…Of Course, When I Install Software, I Have To Repeat The Process, But, As I Said, It Is Done Quickly…

        …Also, As I Said, Since MAY, No Problems, Whatsoever.

        XPOCALYPSE FOREVER !

      3. ghackuser579 said on February 17, 2017 at 1:41 am
        Reply

        I don’t think A41202813GMAIL is the actual user posting these messages, but the guy who controls the bots that have infected his computer.

      4. John said on February 8, 2017 at 7:36 pm
        Reply

        I have to agree with you on that. My Aunt still has her XP computer with a dual core processor and it’s fine aside from a failing power supply cord.

      5. A41202813GMAIL said on February 17, 2017 at 11:57 pm
        Reply

        @ghackuser579

        How Can I Prove You Wrong ?

        Anyway, GOOGLE Is My Friend – Is It Yours, Too ? – If Yes, Do Some Basic Research And Stop Posting Nonsense.

        XPOCALYPSE FOREVER !

    2. Bill said on February 4, 2017 at 1:07 pm
      Reply

      Switching to Linux is really quite easy, probably easier than jumping from Vista to Windows 7/8/10. Linux Mint might be a good choice as it’s reliable and somewhat ‘Windows like’ in appearance.

    3. tim said on March 4, 2017 at 11:23 pm
      Reply

      google and read how to install ubuntu on a windows machine .. backup all your passwords and data to a external drive and then disconnect that drive before you do the install

      2 steps demo run and then install.. for Demo run use linux mint cinnamon the desktop is close enough to vista you will be able to use it. TO install get the latest ubuntu and then install cinnamon meta package and switch to cinnamon desktop. Ubuntu has the biggest user base and less problems. IF you have an older machine there are lightweight “windows like” linux versions

      1. Jody Thornton said on May 10, 2017 at 3:59 pm
        Reply

        You’ll want to read this. Server 2008 updates ARE working on Vista
        http://www.msfn.org/board/topic/176686-server-2008-updates-on-windows-vista/

  8. Owl said on January 3, 2017 at 6:42 am
    Reply

    I installed Mint on a laptop that had Vista on it. Vista was running like a dream untill updating became harder and harder, and in the end, impossible. Since putting Mint on it, it runs 4-10 degrees cooler, is as fast as a modern laptop, and internet speed is between 4 and 10 times faster.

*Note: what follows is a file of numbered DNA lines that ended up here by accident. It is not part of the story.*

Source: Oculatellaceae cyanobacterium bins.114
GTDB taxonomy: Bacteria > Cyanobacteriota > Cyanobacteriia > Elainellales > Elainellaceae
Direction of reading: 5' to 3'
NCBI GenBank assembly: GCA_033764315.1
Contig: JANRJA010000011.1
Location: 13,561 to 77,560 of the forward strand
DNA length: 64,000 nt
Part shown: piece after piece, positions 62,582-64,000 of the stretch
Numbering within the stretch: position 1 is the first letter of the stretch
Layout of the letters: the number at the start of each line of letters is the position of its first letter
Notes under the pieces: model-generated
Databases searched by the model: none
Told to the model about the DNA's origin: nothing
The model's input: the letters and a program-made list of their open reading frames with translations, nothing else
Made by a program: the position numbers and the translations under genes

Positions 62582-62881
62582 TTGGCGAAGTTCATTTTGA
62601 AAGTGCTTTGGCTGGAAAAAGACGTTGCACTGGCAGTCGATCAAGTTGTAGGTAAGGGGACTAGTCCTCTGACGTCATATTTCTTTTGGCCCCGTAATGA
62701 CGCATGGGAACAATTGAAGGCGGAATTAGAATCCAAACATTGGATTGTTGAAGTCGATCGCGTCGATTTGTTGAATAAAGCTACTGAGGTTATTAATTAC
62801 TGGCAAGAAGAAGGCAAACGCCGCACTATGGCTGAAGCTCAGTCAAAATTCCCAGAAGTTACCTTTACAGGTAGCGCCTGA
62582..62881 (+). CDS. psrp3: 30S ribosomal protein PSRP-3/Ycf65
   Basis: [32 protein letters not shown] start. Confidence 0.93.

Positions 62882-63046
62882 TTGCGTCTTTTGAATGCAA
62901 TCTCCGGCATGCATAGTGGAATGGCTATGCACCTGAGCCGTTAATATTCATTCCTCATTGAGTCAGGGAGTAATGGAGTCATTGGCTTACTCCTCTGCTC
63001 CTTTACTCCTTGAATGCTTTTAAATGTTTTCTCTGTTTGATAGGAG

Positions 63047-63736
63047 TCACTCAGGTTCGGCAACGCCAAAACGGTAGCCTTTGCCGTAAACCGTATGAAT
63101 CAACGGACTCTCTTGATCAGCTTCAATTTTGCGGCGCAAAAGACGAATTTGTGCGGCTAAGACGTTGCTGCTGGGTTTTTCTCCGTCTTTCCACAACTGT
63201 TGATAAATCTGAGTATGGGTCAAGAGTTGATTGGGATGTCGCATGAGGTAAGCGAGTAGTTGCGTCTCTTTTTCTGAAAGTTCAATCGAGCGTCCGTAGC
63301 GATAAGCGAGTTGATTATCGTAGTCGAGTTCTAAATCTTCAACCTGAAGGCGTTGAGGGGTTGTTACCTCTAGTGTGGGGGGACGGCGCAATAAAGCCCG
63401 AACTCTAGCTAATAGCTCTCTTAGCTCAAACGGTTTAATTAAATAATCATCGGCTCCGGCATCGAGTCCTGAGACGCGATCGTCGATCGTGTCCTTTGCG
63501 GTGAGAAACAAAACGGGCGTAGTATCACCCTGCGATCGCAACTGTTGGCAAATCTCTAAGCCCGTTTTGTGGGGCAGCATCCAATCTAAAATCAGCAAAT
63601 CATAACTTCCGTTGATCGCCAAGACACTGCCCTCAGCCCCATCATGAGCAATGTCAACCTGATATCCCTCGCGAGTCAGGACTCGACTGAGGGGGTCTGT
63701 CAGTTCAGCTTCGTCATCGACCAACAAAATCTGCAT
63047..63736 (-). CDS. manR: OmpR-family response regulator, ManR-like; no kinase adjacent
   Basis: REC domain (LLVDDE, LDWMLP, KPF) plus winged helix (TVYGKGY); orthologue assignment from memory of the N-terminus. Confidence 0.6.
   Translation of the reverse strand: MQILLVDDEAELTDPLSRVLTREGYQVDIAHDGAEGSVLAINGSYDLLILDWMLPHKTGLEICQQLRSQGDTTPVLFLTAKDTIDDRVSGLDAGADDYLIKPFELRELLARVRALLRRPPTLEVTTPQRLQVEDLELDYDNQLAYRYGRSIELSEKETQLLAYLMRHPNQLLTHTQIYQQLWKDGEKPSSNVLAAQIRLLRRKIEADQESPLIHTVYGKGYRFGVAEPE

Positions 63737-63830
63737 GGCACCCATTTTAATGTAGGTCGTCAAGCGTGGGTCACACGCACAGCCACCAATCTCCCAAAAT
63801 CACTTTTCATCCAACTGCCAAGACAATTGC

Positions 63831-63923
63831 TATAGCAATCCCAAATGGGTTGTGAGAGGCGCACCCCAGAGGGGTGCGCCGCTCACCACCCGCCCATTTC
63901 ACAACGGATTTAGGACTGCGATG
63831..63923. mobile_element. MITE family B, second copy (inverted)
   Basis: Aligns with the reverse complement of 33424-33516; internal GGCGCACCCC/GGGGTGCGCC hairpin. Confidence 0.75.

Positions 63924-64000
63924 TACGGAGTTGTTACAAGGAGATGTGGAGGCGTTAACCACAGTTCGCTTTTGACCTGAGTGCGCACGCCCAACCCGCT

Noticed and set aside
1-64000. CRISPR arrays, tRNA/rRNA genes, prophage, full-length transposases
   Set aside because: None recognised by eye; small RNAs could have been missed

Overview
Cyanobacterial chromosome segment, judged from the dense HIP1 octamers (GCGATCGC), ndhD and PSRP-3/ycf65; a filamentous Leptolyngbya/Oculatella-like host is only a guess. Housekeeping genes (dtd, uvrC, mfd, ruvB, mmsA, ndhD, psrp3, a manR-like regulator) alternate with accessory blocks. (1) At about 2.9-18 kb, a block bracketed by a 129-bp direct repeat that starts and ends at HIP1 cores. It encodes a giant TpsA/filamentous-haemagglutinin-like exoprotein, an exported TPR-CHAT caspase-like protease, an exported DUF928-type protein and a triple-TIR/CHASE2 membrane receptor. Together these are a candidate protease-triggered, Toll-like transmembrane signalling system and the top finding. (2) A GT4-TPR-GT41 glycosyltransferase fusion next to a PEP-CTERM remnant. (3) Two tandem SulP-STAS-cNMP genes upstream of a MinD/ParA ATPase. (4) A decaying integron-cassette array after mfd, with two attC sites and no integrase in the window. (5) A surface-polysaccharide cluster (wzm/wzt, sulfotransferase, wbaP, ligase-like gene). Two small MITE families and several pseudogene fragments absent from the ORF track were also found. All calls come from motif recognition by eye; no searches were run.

The updating on Vista became arcane, (before impossible), and the fixes were harder than installing Mint. The laptop had to have a utility downloaded, as it did not boot from usb, Plop Boot Manager, (download from author’s site). It is a beautiful piece of software, thank you to the author – you must have saved so many older computers!

    Used Unetbootin to put Mint iso on a stick, (tick option to format flash drive on Unetbootin). After installing Plop to the Vista pc, (I shutdown Vista and started up to Plop, selected Usb option in Plop List, with Mint iso on drive plugged in before restart), and just overwrote the Vista install. I would recommend this to people who want to hang on to an older pc. (Installed Rafaela 17.2, used to it, and it is an older laptop). Vista was good, as some have said, after SP 1 and if you had enough RAM. I do wonder how people are coping with updating it now and until its eol, unless you just don’t bother with updating – some of the WU fixes seem a whole lot tougher than installing another os!

  9. A41202813GMAIL said on January 3, 2017 at 7:23 pm
    Reply

    From Still A Stubborn XP User:

    If You Are Not A Power User And You Are Comfortable With Your Present OS, Do Not Believe The Hype, And Stay With It Until It Is Impossible To Do So Anymore.

    If It Aint Broke, Do Not Fix It – Period.

    XPOCALYPSE FOREVER !

  10. Ian said on January 6, 2017 at 6:28 am
    Reply

    I have no intention of leaving Windows Vista behind.

  11. pat said on January 6, 2017 at 9:07 pm
    Reply

    totally ridiculous, the fact that perfectly good computers are going to be scrapped and end up in the landfills! something else i can’t understand, is why microsoft, for a nominal fee, cannot continue to provide updates past apr11/17. the real question for vista users who do not want to spend money on an upgrade, is whether they can continue to use their computers after the deadline in april, without fear of viruses. according to Norton, the answer is yes, that any attacks would be picked up by a good antivirus, regardless of the fact that ms security patches would no longer be present. microsoft’s reply to this question is a lot more ambiguous, and they say that you can continue using vista for “a year or two” after which files will begin to become corrupted. also, i hate the idea of some day moving on to windows 10, as i find vista much better, period!! any comments associated to this would be greatly appreciated.